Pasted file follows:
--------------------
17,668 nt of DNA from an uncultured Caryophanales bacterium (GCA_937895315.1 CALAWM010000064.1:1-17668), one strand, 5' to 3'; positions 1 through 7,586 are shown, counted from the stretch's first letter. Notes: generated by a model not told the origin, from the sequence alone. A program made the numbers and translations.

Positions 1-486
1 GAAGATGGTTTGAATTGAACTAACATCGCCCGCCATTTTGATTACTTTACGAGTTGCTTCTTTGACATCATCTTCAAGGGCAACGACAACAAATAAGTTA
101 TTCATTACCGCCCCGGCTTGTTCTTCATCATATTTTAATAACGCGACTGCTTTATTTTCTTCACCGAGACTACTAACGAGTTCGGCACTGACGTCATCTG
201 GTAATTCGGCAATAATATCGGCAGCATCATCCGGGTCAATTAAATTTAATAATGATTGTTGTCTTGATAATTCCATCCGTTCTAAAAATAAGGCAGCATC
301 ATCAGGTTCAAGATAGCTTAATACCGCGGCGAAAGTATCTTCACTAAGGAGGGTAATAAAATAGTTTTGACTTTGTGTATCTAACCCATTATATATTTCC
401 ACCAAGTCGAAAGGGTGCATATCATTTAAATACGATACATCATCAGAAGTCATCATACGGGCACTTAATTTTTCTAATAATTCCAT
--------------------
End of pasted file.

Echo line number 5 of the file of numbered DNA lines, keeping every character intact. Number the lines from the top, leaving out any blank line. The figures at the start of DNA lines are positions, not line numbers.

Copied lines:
201 GTAATTCGGCAATAATATCGGCAGCATCATCCGGGTCAATTAAATTTAATAATGATTGTTGTCTTGATAATTCCATCCGTTCTAAAAATAAGGCAGCATC